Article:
“If you want to date a queen, you have to be a king.” – Conventional wisdom
Superman’s long-standing relationship with Lois Lane was recently dissolved in the annals of DC Comics. Instead, his new designated partner is someone who is more like him: also a superhero, also able to defy conventional physical limitations. They chose to explore Wonder Woman as a partner for the Man of Steel.
On the surface, that doesn’t seem so bad. While yes, they are messing with a classic pairing, perhaps it’s time to examine the flawed assumptions that the classic supports: that women are weaker than men, that the man always saving the woman is a normal or even rejoiceable item, that Wonder Woman must be single as a feminist icon, even that a female reporter could date Superman and fail to suspect his real identity. A number of those things limit feminism, and women.
However, that’s not how the masses have it. Over at Ineffable Aether, the comments are piling up:
The “new” they chose disrespected and degraded two powerful women. It legitimized the idea that Diana exists not to have her own story but to be part of a man and pushed aside the most powerful civilian woman in the genre.
It confuses mr that you, of all people, don’t think that is condemnable. – Elle
Greg Rucka is quick to distance himself from the specific details of DC’s implementation of a new continuity – and I myself have to raise my eyebrows hearing about some of them – but the idea that Superman is with someone who is more like him, a partner in fighting the good fight, is not automatically objectionable to me. I don’t see it as degrading or disrespectful to tell a different story here. I understand that new Lois Lane is shown as a sexual creature, whereas the original 1930s characters were created in an earlier era, and not really sexual at all. But the fact that this is automatically lamentable wins no points for consistency; whence cometh SlutWalk? Are we not pushing the idea that women are free to have as few or as many sexual partners as they choose? How can we push that idea and simultaneously be squeamish about showing a sexually active woman in a work where men are shown to be equally sexually active?
Only if you define those two characters solely by their relationships. Wonder Woman is not disrespected or degraded by putting her into a relationship with Superman, just as she wouldn’t be is she was linked romantically with anyone.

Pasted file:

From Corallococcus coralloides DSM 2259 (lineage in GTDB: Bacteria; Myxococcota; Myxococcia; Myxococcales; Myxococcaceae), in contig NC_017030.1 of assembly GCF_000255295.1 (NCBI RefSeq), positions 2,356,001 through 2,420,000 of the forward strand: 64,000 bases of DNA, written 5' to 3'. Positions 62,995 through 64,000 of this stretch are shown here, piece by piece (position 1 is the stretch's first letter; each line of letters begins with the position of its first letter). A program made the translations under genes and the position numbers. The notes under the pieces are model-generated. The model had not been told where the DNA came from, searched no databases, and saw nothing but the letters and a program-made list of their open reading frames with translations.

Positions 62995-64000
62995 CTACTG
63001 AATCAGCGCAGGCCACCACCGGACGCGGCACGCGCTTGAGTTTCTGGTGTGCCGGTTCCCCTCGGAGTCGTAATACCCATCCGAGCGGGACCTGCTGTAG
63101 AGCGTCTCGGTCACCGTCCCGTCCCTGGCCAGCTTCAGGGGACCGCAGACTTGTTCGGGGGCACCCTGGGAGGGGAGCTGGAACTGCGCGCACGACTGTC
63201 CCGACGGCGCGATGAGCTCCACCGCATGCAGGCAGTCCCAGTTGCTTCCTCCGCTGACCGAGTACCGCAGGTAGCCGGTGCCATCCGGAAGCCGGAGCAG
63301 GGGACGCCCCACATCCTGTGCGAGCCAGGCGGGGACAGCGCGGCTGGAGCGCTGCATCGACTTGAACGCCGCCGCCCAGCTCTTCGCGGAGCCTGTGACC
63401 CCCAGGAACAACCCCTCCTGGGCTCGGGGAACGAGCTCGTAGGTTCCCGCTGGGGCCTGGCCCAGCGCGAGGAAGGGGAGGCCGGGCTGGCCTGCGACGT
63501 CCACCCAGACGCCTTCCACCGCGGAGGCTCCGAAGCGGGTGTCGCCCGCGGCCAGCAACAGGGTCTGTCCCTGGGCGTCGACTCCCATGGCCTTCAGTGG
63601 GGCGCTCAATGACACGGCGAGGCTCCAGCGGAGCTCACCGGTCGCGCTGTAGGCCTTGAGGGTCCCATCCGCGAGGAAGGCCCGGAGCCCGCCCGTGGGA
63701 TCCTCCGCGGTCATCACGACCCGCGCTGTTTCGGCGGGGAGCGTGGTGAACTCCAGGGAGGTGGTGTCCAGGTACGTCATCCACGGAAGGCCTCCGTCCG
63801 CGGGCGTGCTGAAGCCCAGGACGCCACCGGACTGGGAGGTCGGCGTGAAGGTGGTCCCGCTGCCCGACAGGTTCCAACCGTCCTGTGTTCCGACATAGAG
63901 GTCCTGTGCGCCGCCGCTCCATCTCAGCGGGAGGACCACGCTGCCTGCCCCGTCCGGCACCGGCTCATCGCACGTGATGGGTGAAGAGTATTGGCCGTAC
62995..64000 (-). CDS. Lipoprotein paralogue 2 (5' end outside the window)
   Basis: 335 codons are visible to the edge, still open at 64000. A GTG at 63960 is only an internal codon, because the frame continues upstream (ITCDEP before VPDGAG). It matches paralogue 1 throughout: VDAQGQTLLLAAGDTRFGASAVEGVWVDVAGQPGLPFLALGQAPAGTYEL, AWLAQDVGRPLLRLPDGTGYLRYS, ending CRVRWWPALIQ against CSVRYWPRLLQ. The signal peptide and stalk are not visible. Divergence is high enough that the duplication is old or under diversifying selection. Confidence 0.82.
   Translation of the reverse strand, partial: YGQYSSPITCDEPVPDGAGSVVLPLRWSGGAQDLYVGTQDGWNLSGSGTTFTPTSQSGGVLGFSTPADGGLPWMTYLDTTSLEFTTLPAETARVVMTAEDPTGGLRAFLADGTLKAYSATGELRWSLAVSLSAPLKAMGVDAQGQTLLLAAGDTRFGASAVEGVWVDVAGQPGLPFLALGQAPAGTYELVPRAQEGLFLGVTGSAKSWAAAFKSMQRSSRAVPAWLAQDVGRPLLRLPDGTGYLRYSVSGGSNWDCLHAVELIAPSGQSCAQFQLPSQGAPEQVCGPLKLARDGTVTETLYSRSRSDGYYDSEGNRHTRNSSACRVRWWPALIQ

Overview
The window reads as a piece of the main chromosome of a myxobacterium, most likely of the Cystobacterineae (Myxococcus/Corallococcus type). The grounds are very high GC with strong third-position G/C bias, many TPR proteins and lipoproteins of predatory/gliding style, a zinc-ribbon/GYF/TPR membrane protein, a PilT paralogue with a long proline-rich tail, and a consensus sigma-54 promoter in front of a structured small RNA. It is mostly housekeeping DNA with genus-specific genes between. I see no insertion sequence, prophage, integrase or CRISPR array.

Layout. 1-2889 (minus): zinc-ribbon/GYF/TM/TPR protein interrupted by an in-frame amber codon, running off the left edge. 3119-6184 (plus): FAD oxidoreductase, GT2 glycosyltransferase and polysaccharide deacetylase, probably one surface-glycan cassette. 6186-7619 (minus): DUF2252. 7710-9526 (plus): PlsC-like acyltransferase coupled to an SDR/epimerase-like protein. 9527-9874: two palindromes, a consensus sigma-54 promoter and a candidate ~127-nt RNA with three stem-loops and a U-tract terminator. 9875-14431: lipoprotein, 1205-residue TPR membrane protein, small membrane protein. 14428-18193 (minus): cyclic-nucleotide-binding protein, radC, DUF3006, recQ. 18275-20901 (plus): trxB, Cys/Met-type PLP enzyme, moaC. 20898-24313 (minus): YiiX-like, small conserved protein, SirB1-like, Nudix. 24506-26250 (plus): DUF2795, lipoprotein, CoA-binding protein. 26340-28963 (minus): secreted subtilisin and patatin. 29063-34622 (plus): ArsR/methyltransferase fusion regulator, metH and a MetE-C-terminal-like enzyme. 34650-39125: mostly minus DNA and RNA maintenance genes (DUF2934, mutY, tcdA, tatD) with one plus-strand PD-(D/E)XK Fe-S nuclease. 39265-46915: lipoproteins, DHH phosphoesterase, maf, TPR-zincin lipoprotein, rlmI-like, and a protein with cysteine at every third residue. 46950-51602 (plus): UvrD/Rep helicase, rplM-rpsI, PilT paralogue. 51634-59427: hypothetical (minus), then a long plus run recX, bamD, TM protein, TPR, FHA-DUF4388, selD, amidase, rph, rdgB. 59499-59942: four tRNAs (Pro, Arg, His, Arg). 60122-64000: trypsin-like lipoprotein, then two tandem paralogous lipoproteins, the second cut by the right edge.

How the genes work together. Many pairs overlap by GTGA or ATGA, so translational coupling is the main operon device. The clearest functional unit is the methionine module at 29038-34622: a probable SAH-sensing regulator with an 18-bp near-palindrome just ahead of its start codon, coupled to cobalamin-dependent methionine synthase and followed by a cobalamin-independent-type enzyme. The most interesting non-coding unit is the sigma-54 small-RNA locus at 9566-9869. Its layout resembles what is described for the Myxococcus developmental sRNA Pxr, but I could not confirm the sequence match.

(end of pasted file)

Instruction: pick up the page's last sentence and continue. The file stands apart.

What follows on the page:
However, if you’re worried that, by linking her romantically with Superman she will, by dint of Superman’s overwhelming status as “the” super-hero, come to be seen as an attachment to him rather than an important figure in her own right (“Superman’s Girl-Friend Wonder Woman,” as it were) you may have point, but only time will tell. – Gray
1.) Supporting the idea that Wonder Woman is a sex object and “sidekick” “girlfriend’ figure as opposed to a protagonist in her own story is a huge mistake that is going to be detrimental long term to the character in the WAY men perceive her going forward. There is a subset of male fans who have always viewed Wonder Woman as a sex object and attempted to re-purpose her for their own vision and use as opposed to honoring who she truly is and what she stands for. DC used to refuse to cater to those people because it was essential that DC upheld the line that Diana did not exist to belong to men because she wasn’t here for men or their gross sex fantasies about how hard she could “take it” during sex (gross btw)—she was here for women. DC has now given them permission to view her this way. – M.
So a subset of people with an irrational viewpoint (which sounds borderline fetishistic) is more important to you than all the people who have more reasonable takes on the story. I mean, that appears to be what you’re saying – you’re not arguing about how most people take it, you’re saying “because these extremists believe X, and we’d only be encouraging them by doing Y, Y is verboten even if it wouldn’t send that message to most people.”
You can find anything on the Internet, so I would hardly take the fact that some extremist thinks something as proof that that thing is the new normal. Now, if a year from now, the work has increased the number of people who think of Wonder Woman in a way that you find objectionable and harmful, then this argument may really be right. Until then – do you propose we let the extremists decide everything? That would be handing them power.
2.) A Superman story where Superman is not struggling in some form with his passion/lust/sexuality/love for the very flawed and mortal Lois Lane—whether she be his wife, his girlfriend, or simply the friend who sits next to him at his desk that he loves from afar— is not a story about Superman.
Really? I seem to recall similar situations in Twilight being condemned as “abstinence porn.”
Is a Superman story all about how a totally awesome guy has to content himself with a flawed woman? Maybe in the past, that has occurred with some regularity. But maybe, just maybe, switching Superman’s partner means that new stories can be written, stories in which the man doesn’t always happen to be the competent one and the woman doesn’t happen to be in need of rescuing all the time. Maybe that’s not a bad thing.